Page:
On Tuesday, Jan. 25, Gibson and one of his managers returned to Brookhaven to file a report with that city’s department.

The police report reads, “Ms. Candice Welch, said she was Mr. Gibsons boos [sic], the van had at least [sic] two bullet holes, One in the back door and one in the bumper, and three packages inside had bullet holes in them. She also had a picture of a bullet, that is still laying on van.” 

Gibson alleges that even filing the report made him violated. One of the three officers that he spoke to asked him if he did “anything to make them think (he) looked suspicious.”

“I felt disrespected at that point because even if I did, they still can’t take the law into their own hand. So I told him all I did was my job. If they think that I was suspicious, that was on them. He was like ‘OK, I was just asking,’” he expressed.

One officer took him back to the scene of the crime and looked for evidence of the shooting, but nothing was to be found.

Six days after the police report was filed, the father and son turned themselves in.

On Tuesday, Feb. 1, the father was charged with a count of conspiracy assault, and the son was charged with one count of aggravated assault. The cases were released on $75,000 and $150,000 bonds, respectively, a day later.

Moore stated to WLBT, “We believe those are too light charges. We believe this is attempted murder. They had no justification under the law to do what they did. This man had done nothing wrong, and we believe it was racially motivated.” 

Gibson has alleged that the two men who assailed him are related to the Brookhaven assistant police chief, Chris Case, which is why the men were allowed to turn themselves in a week later. 

Brookhaven Police Chief Kenneth Collins says that is not true, stating that Case is not connected to the investigation and was told by the officer he is not related to the father and son. 

His attorney said his client plans on approaching the FBI and the Mississippi Bureau of Investigations to open an official investigation, and ask the U.S. Department of Justice “to prosecute this as a hate crime.”

Moore said that his client’s experience had a striking resemblance to the shooting death of Ahmaud Arbery, the Black man who was chased down and killed by three white men in south Georgia in 2020.

“It’s just sad that it happens. It seems to be a copycat duo copying off the Ahmaud Arbery case,” Moore said.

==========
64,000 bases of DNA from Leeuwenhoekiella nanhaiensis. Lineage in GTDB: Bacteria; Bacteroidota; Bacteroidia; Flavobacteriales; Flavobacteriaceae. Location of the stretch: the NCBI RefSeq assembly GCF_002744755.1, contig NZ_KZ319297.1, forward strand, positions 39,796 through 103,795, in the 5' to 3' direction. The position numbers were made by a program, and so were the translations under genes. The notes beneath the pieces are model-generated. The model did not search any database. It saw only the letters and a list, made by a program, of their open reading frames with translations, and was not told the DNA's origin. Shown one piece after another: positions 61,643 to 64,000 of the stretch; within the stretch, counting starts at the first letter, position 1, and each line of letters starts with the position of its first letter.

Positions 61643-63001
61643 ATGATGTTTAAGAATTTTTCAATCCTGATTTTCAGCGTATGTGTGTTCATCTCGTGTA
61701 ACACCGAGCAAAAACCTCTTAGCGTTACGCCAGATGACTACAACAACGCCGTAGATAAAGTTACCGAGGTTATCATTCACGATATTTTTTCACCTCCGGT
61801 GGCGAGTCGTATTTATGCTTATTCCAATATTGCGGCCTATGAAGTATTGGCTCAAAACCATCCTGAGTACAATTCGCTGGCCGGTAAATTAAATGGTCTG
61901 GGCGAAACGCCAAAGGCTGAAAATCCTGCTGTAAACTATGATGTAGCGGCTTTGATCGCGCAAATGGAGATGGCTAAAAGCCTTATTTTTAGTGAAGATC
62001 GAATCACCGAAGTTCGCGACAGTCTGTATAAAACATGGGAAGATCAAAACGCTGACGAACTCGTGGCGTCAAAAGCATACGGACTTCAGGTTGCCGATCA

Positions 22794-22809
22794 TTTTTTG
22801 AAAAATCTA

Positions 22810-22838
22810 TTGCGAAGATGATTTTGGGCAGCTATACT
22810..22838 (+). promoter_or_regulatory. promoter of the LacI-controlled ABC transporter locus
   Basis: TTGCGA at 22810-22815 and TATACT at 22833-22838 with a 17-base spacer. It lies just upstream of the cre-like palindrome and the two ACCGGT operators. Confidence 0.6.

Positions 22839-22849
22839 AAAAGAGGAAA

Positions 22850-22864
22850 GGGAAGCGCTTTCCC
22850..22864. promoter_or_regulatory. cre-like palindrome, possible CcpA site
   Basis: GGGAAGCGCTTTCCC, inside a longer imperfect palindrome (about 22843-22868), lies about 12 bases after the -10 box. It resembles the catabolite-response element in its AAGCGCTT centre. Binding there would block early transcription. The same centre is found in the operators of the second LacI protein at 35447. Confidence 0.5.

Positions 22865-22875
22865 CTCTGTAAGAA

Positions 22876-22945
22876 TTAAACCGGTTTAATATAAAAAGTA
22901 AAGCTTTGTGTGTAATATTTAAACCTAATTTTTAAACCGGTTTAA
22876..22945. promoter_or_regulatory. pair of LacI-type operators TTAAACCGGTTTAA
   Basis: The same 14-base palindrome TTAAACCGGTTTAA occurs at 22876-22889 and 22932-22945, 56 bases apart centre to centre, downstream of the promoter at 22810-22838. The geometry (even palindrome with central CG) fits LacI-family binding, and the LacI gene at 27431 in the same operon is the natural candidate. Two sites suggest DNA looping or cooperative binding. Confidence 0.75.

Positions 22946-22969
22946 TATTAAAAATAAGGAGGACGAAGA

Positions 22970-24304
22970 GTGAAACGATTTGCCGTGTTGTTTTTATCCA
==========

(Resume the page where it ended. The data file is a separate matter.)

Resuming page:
“They saw this man was a Black man, and they just hauled off and shot at him multiple times, at least the younger son did. The older guy tried to entrap him. They were working concertedly to try to entrap and kill this man. I mean, they shot at him several times. It’s amazing that he survived.”

Free Press reporter Ashton Pittman wrote on Twitter that the local NAACP planned a new conference to address the Gibson attack on Saturday, Feb. 5. He alleges that the local police “expecting a protest, dispatched more than a dozen officers in gear to block off the area.” The news conference was canceled.

“Lincoln County NAACP President Rico Cain says he decided to cancel today’s press conference out of respect for the family and because Black residents in Brookhaven do not feel safe coming here to speak out about the racism they’ve experienced amid such a large police presence.”

Gibson started working for FedEx during the pandemic in July 2021. Despite the traumatic incident, FedEx did not change his delivery route. Gibson has not returned to work and is currently on unpaid time-off, stating he was “uncomfortable” and “anxious” about resuming the assignment.

He is waiting for the delivery service to find a different route for him.


More news from our partners:

‘Didn’t Give Him a Chance’: Tragic Video of Amir Locke Shooting Released, Minneapolis Mayor Puts Temporary Stop on No-Knock Warrants

A Lack of Capital: Why the Booming Cannabis Industry Is Leaving Black Americans Behind

“I Never Pay Tax Anymore” | Mike Tyson Reveals How He Saved Millions By Bobbing And Weaving On The IRS


What people are saying

Leave a Reply

Back to top